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The Internet

How Far Will You Go For Highest Speed Internet? 142

Posted by Unknown Lamer
from the be-back-in-a-year dept.
Zecheus (1072058) writes "This community is extraordinarily rural. It is considered among the northernmost in the world. In the summer, temperature rises as high as 40F. There are more polar bears than humans. Even the usual ubiquitous and generous Norwegian health care is out of reach: inhabitants leave for the south to give birth or to die. On the other hand, it enjoys the highest quality Internet experience in the world due to recently installed fiber. Care to give it a try? By the way, the area has a turnover rate of over 25% every year."
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How Far Will You Go For Highest Speed Internet?

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  • by QRDeNameland (873957) on Wednesday April 02, 2014 @12:45PM (#46640393)

    How do you write an article about the "highest speed internet" in the world without a single quantification of how fast it actually is?

  • Back in my day (Score:5, Insightful)

    by alta (1263) on Wednesday April 02, 2014 @12:47PM (#46640407) Homepage Journal

    I remember how happy I was the first time I had cable internet. I was beta testing for comcast. Free for the first 6 months. So exciting. Now, I'm old (37) and bandwidth doesn't excite me the way it used to. I'm paying for 10MB I get 12MB... I could get up to 100, but why bother. I come home, sit on my couch and have a beer. The kids can and I can play all the minecraft we want on that 12MB connection.

  • by fustakrakich (1673220) on Wednesday April 02, 2014 @12:58PM (#46640539) Journal

    Eventually it will come to me. Every couple of years I get a free upgrade as the pipe gets fatter. I can wait.

  • by Kjella (173770) on Wednesday April 02, 2014 @01:07PM (#46640637) Homepage

    One part conveniently left out is the military's part in this, they want fiber optics for a bunch of NATO surveillance activities, polar satellites and so on. It's pretty obvious why if you look at a map []. Supplying the about 2600 permanent inhabitants with really fast broadband (100% fiber optics now) is just a side effect. True, this cabin area about 3 miles from the main settlement wasn't originally included in the plans, but when the inhabitants dig the ditch and all the fiber company has to do is roll out the cable drum it's a pretty good deal for them too. There are several rural areas - though not quite that remote - here in Norway which has done the digging as a community effort to make the cost bearable for the fiber company. Just last quarter the median broadband in Norway passed 10 Mbit/s, the mean is 18.4 Mbit/s and improving at a nice pace.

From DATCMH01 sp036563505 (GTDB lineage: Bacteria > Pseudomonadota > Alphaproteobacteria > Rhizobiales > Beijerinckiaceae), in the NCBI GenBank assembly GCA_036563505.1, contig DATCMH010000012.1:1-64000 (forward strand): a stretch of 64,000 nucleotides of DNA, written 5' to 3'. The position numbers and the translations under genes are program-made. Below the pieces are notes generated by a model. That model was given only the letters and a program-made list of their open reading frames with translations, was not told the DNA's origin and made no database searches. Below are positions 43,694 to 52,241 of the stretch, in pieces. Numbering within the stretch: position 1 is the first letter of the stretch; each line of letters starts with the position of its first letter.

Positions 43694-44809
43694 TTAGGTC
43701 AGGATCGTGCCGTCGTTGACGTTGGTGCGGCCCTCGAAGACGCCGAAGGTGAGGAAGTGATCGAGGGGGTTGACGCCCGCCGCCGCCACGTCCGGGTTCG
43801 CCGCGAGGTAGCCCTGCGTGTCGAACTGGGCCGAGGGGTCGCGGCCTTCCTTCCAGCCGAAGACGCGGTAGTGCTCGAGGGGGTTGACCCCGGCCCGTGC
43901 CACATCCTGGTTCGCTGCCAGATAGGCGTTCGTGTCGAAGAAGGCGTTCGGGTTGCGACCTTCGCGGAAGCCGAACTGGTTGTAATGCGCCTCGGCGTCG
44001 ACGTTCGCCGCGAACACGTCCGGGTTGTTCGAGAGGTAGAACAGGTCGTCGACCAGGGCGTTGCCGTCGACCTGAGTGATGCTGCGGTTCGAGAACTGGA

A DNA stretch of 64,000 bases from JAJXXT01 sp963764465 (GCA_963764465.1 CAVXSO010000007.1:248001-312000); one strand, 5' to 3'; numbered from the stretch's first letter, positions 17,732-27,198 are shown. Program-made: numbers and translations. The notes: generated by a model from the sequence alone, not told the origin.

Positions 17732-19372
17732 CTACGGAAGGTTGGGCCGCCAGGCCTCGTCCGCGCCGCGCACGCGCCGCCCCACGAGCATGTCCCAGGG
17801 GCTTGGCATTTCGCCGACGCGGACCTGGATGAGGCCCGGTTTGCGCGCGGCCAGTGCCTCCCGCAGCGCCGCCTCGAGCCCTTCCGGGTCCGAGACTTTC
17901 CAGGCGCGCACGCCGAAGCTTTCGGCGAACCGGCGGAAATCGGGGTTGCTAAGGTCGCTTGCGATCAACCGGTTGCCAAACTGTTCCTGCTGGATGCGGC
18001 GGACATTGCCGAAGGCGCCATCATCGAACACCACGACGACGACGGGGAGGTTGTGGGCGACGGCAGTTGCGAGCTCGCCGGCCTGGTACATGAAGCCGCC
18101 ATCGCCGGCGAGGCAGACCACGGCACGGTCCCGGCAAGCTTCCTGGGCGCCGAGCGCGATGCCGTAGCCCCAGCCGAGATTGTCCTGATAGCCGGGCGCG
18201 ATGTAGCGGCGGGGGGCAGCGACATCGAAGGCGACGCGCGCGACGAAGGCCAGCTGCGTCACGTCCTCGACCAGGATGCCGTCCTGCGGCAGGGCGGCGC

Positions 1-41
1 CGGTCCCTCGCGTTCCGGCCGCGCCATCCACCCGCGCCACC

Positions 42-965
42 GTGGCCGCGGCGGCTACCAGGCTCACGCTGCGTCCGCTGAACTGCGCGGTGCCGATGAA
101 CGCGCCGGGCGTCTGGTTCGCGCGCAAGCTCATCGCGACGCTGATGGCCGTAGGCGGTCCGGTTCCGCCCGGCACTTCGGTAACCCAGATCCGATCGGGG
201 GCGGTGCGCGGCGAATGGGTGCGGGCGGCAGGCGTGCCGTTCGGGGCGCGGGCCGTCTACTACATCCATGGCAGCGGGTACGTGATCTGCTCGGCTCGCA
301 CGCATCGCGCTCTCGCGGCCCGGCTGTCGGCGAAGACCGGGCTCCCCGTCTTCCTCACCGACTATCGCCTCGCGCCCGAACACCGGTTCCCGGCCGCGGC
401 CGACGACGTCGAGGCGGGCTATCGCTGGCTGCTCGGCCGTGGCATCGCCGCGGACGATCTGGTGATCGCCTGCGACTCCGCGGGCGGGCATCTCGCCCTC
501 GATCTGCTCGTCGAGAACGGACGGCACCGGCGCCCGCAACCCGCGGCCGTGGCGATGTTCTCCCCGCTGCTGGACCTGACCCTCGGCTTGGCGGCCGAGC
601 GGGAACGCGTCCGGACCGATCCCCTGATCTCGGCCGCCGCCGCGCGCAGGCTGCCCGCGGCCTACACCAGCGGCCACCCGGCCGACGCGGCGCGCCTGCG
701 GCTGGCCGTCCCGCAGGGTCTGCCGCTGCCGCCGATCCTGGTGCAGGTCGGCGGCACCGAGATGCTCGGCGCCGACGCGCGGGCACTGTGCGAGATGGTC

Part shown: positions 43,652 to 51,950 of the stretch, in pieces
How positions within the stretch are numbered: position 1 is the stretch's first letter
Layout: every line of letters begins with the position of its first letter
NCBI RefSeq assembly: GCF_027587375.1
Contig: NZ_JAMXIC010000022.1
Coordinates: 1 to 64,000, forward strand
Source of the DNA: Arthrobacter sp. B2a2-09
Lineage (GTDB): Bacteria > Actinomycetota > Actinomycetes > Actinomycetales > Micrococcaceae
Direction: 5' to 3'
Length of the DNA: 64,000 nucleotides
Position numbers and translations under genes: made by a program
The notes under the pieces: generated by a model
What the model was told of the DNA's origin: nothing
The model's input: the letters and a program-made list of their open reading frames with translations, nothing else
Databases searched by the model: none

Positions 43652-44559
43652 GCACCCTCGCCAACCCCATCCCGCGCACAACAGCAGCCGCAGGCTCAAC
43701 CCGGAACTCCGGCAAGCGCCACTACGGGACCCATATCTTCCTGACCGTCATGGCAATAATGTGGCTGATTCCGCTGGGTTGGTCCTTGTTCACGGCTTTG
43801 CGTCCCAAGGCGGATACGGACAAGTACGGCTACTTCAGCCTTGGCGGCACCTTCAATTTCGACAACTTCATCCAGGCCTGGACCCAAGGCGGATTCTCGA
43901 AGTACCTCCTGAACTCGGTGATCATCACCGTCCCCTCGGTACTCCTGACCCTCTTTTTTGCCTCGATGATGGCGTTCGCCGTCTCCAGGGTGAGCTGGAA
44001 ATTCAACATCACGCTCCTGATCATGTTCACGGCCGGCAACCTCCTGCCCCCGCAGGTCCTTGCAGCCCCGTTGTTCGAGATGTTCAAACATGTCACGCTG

• by CastrTroy (595695) on Wednesday April 02, 2014 @01:19PM (#46640779) Homepage
    Exactly. High speed connections aren't any good if your ping times are terrible because you're so far away from civilization. Also, once you get up around 100 mbit/s, it doesn't really matter how fast the connection is. At that point you could stream more than a few HD movies. Let us also not forget that many spinning platter drives have sustained write speeds of less than 100 MB per second, which means that as you approach gigabit speeds, you network connection actually exceeds the speed you can write the data to disk.
  • Re:Back in my day (Score:3, Insightful)

    by asylumx (881307) on Wednesday April 02, 2014 @01:25PM (#46640841)

    Bandwidth doesn't really matter after a certain point

    Also, 640k will be enough for anyone!

  • Re:Chattanooga (Score:2, Insightful)

    by Anonymous Coward on Wednesday April 02, 2014 @02:01PM (#46641237)

    Except the polar bears will be better neighbors.

Any sufficiently advanced technology is indistinguishable from a rigged demo. - Andy Finkel, computer guy